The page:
To: SSU Students
From: Jude Wanniski
Re: Prof. Robert Mundell and International Monetary Reform
For this week's lesson we are running the unabridged version of Nobel Laureate Robert Mundell's article on international monetary reform. An abridged version appeared in The Wall Street Journal last week. Although the print version in the Journal made oblique references to gold, this full-length paper extensively discusses the metal's importance in an historical context, pointing toward the reintroduction of gold at the core of a reformed monetary system.
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Currency Areas, Volatility and Intervention
By Robert Mundell
On January 1, 1999, the euro was launched with eleven members and it instantly became the second most important currency in the world. It may prove to be the most important event in the history of the international monetary system since the dollar took over from sterling the role of dominant international currency. For the time being the mainstream of the world economy will be characterized by a tripolarism based on the dollar, euro and yen. The new situation raises some old questions: Is the currency configuration of the world economy optimal? How many currencies does the world need? Which countries belong in a currency area? What is the optimum currency area?
This paper will discuss the currency composition of the world economy today. It will discuss the prospects for expansion of the major currency areas and the problems arising from the volatility of exchange rates between them. It will argue that a restoration of a system of fixed exchange rates would have to begin with stabilization of the exchange rates between the dollar, euro and yen, and that a step in the right direction would be to evolve policies that provide, for intervention in the foreign exchange market.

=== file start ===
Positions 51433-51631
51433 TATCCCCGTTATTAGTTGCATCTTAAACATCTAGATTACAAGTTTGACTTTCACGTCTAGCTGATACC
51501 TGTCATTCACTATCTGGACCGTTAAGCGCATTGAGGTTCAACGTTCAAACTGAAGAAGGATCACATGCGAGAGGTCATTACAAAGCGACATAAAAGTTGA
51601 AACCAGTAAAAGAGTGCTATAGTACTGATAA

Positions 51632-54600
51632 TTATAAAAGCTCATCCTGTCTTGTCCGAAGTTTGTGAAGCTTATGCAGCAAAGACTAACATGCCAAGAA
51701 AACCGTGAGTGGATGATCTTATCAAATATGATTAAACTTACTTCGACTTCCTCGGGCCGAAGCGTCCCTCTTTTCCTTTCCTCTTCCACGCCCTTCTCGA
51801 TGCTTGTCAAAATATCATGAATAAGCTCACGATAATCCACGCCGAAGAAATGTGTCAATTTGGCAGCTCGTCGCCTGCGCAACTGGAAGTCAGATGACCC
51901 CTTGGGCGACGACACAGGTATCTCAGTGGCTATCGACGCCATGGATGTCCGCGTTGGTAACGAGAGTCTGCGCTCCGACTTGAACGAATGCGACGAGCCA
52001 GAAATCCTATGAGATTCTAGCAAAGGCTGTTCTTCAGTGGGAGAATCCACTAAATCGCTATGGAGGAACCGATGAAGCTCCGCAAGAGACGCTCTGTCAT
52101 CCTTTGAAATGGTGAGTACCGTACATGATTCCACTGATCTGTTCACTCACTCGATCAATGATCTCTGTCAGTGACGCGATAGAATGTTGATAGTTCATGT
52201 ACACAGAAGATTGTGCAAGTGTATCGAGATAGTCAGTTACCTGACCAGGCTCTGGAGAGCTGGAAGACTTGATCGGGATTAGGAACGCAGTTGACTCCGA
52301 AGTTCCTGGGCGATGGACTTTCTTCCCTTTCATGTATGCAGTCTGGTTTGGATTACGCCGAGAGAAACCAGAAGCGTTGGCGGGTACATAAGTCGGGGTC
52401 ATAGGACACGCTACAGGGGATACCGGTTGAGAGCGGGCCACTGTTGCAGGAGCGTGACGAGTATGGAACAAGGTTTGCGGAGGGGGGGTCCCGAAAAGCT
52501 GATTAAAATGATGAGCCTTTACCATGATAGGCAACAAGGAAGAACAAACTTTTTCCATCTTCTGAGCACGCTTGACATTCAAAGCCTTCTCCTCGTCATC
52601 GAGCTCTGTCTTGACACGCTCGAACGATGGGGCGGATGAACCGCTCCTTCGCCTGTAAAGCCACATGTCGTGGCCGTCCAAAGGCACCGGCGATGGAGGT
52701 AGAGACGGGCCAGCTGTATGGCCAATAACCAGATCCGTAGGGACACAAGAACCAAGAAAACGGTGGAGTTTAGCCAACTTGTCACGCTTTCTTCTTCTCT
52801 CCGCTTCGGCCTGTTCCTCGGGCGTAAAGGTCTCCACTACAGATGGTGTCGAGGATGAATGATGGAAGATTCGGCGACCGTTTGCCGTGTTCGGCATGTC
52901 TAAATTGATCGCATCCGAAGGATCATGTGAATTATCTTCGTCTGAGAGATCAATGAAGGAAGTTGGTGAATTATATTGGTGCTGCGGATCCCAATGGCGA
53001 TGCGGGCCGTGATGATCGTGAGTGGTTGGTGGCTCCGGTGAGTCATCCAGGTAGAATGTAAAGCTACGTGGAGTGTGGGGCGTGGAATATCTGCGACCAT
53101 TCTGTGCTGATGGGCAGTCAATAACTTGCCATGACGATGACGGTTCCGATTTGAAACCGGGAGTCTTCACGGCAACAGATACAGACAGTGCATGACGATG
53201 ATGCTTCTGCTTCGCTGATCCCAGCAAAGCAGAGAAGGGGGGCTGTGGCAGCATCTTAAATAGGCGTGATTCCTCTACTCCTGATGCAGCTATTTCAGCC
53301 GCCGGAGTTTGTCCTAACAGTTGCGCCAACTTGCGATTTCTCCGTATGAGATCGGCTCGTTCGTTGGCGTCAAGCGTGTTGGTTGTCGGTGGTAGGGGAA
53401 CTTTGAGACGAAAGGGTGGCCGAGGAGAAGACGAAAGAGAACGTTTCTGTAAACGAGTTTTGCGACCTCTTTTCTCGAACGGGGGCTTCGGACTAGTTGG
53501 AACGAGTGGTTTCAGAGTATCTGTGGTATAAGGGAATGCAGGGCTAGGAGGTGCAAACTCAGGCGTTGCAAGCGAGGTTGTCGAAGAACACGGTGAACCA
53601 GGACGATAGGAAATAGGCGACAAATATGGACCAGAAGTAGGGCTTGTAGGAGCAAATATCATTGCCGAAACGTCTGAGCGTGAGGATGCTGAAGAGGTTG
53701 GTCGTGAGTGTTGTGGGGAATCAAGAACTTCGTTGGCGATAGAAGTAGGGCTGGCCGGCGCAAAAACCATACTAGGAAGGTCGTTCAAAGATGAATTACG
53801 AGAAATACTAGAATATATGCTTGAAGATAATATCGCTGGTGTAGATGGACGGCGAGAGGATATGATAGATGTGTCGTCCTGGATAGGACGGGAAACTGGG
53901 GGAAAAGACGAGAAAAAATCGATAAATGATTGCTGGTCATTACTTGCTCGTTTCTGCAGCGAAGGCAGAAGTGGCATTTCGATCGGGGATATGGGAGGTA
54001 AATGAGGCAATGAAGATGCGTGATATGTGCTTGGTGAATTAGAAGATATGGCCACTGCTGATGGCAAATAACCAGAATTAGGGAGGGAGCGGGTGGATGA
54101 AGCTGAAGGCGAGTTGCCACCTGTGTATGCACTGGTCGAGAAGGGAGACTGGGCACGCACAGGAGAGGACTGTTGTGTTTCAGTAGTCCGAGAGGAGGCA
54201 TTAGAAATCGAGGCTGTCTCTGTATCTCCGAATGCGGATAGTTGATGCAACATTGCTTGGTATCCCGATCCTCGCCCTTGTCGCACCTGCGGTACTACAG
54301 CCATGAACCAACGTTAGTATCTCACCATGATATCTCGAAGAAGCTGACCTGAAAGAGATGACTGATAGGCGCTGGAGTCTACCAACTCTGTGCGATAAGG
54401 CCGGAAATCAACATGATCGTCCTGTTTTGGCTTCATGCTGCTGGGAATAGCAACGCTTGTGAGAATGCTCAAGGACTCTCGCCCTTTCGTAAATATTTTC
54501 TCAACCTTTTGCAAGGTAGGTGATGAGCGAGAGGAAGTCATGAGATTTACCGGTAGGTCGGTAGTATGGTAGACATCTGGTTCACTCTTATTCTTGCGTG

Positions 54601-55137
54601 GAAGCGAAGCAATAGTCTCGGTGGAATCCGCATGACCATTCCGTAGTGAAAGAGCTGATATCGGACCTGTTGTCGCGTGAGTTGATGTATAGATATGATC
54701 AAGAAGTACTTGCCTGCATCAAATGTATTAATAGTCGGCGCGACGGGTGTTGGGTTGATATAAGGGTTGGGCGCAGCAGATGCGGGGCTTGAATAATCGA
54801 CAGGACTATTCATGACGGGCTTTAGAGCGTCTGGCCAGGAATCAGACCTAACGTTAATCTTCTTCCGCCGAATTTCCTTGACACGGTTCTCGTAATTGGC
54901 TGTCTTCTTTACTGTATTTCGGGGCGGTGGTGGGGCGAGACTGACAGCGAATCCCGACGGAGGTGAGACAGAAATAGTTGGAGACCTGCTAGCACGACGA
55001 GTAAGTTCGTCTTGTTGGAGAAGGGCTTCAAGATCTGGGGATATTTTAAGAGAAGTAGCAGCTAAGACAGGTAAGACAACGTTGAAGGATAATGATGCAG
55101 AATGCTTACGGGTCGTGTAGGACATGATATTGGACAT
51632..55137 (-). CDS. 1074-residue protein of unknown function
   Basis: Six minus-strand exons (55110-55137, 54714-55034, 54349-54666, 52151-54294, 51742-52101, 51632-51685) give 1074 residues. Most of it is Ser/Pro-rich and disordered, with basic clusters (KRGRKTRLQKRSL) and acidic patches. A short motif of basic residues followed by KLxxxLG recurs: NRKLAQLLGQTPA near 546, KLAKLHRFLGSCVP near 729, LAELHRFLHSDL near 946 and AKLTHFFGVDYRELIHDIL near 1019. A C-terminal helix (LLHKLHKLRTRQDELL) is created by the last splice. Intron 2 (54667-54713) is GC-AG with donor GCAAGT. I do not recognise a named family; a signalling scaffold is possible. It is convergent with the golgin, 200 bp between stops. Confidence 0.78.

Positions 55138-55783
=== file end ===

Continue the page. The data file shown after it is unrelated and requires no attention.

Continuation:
1. Systems of Stabilization
The classical economists were virtually unanimous in their support for a common unit of money. From standpoint of fulfilling the functions of money as unit of price quotation, unit of contract for current and deferred payments, medium of exchange and store of value, a single world currency would be the first best solution, Economists like John Stuart Mill deplored the nationalism that made it impractical:
"...So much of barbarism, however, still remains in the transactions of most civilised nations, that almost all independent countries choose to assert their nationality by having, to their own inconvenience and that of their neighbours, a peculiar currency of their own."
For most of history currency arrangements have coincided with political units. The larger the political unit the larger the currency area. The existence of multi-nation empires had the side benefit of reducing the number of currencies. Twenty centuries before the euro, in the age of Caesar Augustus, Roman Europe had a common money, If the world were ruled by a single power or a world government today, a world currency would be all but inevitable. If the currency were managed properly it would be an ideal situation.
On this line of reasoning, the next best thing to a properly-managed world currency might be a well managed system of state currencies firmly locked by fixed exchange rates. But without a world government, how would the system be managed? What would control the reserves of the system and the common inflation rate? What would determine the anchor of the system?
In earlier centuries, the solution was the survivor of the fittest. Countries settled on the precious metals for their money, the supply and demand for which determined the inflation rates for currencies based on the two metals. Until the advent of bimetallism, exchange rates between monometallic silver and gold blocs would fluctuate, Bimetallism solved that problem and gave the world a monetary unity for over sixty years in the nineteenth century, a monetary unity that it has not seen since. But, as Sir Roy Harrod once observed, bimetallism was a "high-brow" standard, too complicated for the average person to understand, and mismanagement of it in the 1870s led to its demise.
With the fall of bimetallism, the world economy split into gold and silver blocs, but silver was on its way out and by 1914 all the major countries except China adhered to a common gold standard. Three decades later, at the time of the Bretton Woods meeting, all countries except the United States had de facto demonetized gold. In 1963 the United States demonetized silver and a decade later all but demonetized gold.
In a world of paper currencies (or electronic debits) we go back to the questions asked earlier. What is the optimum number? Should each continent have its own currency? Each nation? Each religious area? Each city? Should two or more nations share the same currency, or should some nations have more than one currency? In my paper on optimum currency areas, I defined a currency area. as a zone of fixed exchange rates and asked: "what is the appropriate domain of a currency area?" My answer was the economic region, defined as an area within which factors are mobile, but between which factors are immobile. Flexible exchange rates would only work if the currency area coincided with the region.